- The Washington Times - Monday, May 5, 2014

Facing increasingly vocal criticism, supporters of the Common Core package of school reforms launched a counter-assault Monday, seeking to reassure wavering Republicans that supporting the controversial new educational standards doesn’t necessarily spell political doom in primary elections.

A new survey commissioned by the pro-Common Core organization Collaborative for Student Success and conducted by veteran Republican pollster John McLaughlin, found that among all voters, 35 percent approve of Common Core, 33 percent disapprove and 32 percent know very little about the standards. Among Republican primary voters, the negatives were slightly higher — 33 percent approve, 41 percent disapprove and 26 percent don’t know.

Backers of the Common Core standards — which have been wholeheartedly endorsed by the Obama administration and promoted by prominent Republicans such as former Florida Gov. and possible 2016 GOP presidential candidate Jeb Bush — argue those results, while still showing sharp divisions, prove that conservative Republicans as a whole aren’t as violently opposed to the system of national math and English standards as widely believed.

Furthermore, they say, the study demonstrates that support for Common Core can be an asset in a general election. Among swing voters, 32 percent approve of the reforms, 30 percent disapprove and 37 percent don’t know.

“Based on the relentless drumbeat of opposition coming from the political right, a Republican candidate could be forgiven for assuming conservatives don’t support Common Core standards. But, in fact, the view of Common Core among Republicans isn’t nearly as clear-cut as many conservative activists think,” Mr. McLaughlin said.

While it’s undeniable the issue is becoming a bigger deal within the Republican Party, some Common Core critics concede that the issue at this point is unlikely to be the single driving force for many voters this fall.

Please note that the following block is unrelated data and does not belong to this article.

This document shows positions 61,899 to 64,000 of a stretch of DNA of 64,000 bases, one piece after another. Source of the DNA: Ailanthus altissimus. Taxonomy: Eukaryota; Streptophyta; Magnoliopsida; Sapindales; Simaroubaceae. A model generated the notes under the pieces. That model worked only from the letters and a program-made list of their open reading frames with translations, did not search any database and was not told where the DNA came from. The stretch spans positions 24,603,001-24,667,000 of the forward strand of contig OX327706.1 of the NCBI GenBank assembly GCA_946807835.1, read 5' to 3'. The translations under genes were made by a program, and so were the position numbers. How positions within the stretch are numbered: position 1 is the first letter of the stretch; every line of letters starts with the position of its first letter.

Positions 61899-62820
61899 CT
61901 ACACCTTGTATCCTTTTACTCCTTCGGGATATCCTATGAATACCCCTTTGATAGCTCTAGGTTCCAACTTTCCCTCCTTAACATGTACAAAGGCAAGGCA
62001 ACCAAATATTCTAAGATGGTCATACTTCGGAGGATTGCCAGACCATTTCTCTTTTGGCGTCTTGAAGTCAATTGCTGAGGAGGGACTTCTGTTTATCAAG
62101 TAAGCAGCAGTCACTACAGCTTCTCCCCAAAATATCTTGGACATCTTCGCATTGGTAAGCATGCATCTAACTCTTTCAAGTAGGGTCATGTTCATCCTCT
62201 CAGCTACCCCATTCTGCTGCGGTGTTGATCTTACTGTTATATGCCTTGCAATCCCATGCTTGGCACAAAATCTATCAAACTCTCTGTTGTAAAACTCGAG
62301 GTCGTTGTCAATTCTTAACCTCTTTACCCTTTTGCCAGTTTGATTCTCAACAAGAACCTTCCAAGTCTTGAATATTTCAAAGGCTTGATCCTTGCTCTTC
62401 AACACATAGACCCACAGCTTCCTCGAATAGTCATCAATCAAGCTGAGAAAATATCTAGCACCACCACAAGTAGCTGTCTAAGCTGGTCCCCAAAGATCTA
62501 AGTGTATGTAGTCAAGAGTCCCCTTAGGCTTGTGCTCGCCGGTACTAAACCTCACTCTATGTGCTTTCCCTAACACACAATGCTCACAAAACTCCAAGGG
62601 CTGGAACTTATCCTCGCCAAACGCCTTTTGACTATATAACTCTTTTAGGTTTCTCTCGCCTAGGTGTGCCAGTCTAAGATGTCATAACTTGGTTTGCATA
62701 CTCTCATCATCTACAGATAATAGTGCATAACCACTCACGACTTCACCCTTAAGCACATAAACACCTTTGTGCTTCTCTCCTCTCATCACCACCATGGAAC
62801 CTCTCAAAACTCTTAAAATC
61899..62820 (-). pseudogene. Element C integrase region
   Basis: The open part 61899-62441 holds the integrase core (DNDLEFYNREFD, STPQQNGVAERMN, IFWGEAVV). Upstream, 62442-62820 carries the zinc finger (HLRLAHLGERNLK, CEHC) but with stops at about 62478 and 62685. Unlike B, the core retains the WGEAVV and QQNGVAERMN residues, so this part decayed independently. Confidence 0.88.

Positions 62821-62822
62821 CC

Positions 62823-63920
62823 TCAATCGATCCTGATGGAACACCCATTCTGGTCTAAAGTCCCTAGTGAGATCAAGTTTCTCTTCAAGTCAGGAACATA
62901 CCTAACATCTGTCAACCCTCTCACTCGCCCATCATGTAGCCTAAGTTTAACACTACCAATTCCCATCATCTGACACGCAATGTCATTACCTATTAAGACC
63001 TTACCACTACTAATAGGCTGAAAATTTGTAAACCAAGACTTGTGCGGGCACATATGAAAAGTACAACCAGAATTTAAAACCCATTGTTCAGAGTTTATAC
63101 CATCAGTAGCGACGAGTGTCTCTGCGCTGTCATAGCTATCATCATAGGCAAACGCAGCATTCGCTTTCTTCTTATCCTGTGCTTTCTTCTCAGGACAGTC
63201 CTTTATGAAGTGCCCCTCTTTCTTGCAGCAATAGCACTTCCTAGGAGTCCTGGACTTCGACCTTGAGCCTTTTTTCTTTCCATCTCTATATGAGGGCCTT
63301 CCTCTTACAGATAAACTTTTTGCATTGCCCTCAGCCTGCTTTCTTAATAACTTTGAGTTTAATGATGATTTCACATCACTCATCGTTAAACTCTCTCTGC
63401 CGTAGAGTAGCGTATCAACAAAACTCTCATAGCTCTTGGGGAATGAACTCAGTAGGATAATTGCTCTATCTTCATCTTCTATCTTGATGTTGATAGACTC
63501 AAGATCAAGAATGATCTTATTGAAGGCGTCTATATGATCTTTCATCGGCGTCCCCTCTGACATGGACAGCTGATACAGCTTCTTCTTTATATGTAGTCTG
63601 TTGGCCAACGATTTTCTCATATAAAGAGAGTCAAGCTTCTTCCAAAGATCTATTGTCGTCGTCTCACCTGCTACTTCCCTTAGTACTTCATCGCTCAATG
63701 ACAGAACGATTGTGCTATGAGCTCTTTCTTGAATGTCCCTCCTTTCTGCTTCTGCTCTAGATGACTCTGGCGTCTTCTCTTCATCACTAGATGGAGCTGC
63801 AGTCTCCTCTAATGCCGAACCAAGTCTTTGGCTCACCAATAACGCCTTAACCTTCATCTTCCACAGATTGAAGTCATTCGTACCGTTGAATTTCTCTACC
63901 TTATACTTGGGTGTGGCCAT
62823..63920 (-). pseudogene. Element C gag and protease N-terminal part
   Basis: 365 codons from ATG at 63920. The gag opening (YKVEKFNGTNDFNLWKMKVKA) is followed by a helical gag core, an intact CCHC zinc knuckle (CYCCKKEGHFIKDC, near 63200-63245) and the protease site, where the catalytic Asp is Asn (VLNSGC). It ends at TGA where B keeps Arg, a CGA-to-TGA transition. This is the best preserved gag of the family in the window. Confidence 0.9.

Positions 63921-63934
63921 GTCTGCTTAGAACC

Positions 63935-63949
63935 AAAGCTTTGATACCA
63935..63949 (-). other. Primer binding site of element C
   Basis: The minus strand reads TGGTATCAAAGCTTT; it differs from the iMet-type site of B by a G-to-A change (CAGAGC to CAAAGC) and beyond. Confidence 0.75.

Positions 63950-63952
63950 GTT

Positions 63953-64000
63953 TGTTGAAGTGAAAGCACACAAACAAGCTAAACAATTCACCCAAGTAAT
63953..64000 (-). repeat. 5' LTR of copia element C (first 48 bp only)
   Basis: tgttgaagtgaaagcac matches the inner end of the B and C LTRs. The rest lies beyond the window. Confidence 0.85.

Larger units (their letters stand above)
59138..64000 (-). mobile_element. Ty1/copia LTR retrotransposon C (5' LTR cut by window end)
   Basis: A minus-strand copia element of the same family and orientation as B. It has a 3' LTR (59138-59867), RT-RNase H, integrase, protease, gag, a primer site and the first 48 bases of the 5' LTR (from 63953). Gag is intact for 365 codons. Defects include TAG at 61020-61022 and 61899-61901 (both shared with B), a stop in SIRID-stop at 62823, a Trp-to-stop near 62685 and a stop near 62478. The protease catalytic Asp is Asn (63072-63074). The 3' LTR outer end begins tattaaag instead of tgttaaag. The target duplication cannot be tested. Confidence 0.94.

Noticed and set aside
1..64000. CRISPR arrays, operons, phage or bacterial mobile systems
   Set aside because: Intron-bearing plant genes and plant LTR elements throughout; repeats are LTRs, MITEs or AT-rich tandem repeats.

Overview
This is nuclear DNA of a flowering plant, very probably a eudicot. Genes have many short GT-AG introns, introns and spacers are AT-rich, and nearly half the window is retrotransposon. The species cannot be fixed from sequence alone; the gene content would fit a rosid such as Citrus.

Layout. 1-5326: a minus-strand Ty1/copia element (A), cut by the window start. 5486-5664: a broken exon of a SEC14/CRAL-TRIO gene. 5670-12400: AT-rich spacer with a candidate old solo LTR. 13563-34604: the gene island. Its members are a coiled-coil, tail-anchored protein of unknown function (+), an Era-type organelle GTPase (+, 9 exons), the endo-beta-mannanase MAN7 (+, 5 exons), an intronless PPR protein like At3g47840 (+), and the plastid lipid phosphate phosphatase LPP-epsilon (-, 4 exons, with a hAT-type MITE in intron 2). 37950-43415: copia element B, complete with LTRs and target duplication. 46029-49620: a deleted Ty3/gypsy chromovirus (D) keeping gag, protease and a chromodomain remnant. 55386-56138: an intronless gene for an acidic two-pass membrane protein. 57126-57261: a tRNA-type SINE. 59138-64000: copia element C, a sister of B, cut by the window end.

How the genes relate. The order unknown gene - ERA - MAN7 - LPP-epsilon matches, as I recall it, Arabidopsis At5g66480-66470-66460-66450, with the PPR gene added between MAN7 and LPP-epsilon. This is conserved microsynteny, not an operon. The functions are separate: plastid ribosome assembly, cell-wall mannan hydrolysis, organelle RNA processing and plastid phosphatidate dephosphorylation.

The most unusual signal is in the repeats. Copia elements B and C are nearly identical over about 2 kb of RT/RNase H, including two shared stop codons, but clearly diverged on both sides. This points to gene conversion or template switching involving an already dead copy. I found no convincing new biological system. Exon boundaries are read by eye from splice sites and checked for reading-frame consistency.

Still, candidates’ and elected Republicans’ positions on Common Core steadily have come into the spotlight, and much of the intensity appears to be on the anti-Common Core side.

Thom Tillis, the front-runner in Tuesday’s Republican Senate primary in North Carolina, is facing harsh attacks from FreedomWorks and other conservative groups for accepting the endorsement of Mr. Bush, who remains one of the GOP’s most notable Common Core advocates.

Mr. Tillis recently said in a primary debate he supports repealing the system, which was developed by the National Governors Association and the Council of Chief State School Officers and promoted by the Obama administration through federal grants and other means.

The issue also has reared its head in Republican Senate primaries in Nebraska and Mississippi, and in other races across the nation.

Over the weekend, Wyoming Gov. Matt Mead barely escaped a censure resolution at the state GOP’s convention, with critics specifically citing the fact he “supported Common Core education standards against party policies.”

Last week, Indiana’s State Board of Education formally adopted new, state-written math and English standards, putting the final nail in Common Core’s coffin in the Hoosier State.

Like Mr. Bush, Indiana’s former governor, Mitch Daniels, has been an outspoken Common Core supporter, but now his state has become the first to officially ditch the system entirely after previously voting to implement it.

With Indiana’s withdrawal, 44 states and D.C. now use Common Core, though movements to exit the system have gained steam in a number of states.

The reason for that is parents, politicians and others are just now learning about the system, even though it was developed years ago and already has begun to be implemented, said Neal McCluskey, director of the Center for Educational Freedom at the libertarian Cato Institute and an outspoken Common Core critic.

“It was all under the radar, how it was created,” he said. “…Implementation finally hit districts and hit schools, and people said, ‘What is this thing?’”

The standards were not designed to establish a uniform curriculum to be used in all schools nationwide. Instead, they set benchmarks and lay out specific facts, concepts and skills students are to have mastered by the end of each grade level.

How students meet those goals can be determined at the state, local or even individual school level.

While some conservative candidates are using Common Core as a punching bag, other Republicans argue the system aligns perfectly with the party’s most central values.

“As a Republican, I think Common Core fits with who we are. It’s outcomes-focused. It’s helping prepare students for a very competitive economy,” Tennessee Gov. Bill Haslam said Monday.

• Ben Wolfgang can be reached at bwolfgang@washingtontimes.com.

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